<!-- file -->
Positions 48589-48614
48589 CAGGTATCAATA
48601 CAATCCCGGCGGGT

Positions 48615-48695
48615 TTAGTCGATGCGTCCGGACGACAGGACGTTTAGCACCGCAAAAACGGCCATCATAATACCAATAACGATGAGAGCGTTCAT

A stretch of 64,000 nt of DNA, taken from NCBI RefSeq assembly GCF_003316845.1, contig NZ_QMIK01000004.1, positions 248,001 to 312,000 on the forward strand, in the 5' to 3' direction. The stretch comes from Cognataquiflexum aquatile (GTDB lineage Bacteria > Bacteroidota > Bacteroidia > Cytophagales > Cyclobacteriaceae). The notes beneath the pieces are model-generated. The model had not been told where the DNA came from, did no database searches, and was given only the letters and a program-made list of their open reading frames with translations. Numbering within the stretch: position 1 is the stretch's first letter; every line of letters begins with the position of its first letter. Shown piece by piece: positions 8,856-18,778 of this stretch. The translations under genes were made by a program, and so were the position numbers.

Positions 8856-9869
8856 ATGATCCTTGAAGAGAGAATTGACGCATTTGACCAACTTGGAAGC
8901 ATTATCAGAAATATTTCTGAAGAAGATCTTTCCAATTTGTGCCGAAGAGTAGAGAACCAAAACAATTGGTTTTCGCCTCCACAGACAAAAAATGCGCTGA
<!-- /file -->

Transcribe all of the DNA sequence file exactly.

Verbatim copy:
Positions 48589-48614
48589 CAGGTATCAATA
48601 CAATCCCGGCGGGT

Positions 48615-48695
48615 TTAGTCGATGCGTCCGGACGACAGGACGTTTAGCACCGCAAAAACGGCCATCATAATACCAATAACGATGAGAGCGTTCAT

A stretch of 64,000 nt of DNA, taken from NCBI RefSeq assembly GCF_003316845.1, contig NZ_QMIK01000004.1, positions 248,001 to 312,000 on the forward strand, in the 5' to 3' direction. The stretch comes from Cognataquiflexum aquatile (GTDB lineage Bacteria > Bacteroidota > Bacteroidia > Cytophagales > Cyclobacteriaceae). The notes beneath the pieces are model-generated. The model had not been told where the DNA came from, did no database searches, and was given only the letters and a program-made list of their open reading frames with translations. Numbering within the stretch: position 1 is the stretch's first letter; every line of letters begins with the position of its first letter. Shown piece by piece: positions 8,856-18,778 of this stretch. The translations under genes were made by a program, and so were the position numbers.

Positions 8856-9869
8856 ATGATCCTTGAAGAGAGAATTGACGCATTTGACCAACTTGGAAGC
8901 ATTATCAGAAATATTTCTGAAGAAGATCTTTCCAATTTGTGCCGAAGAGTAGAGAACCAAAACAATTGGTTTTCGCCTCCACAGACAAAAAATGCGCTGA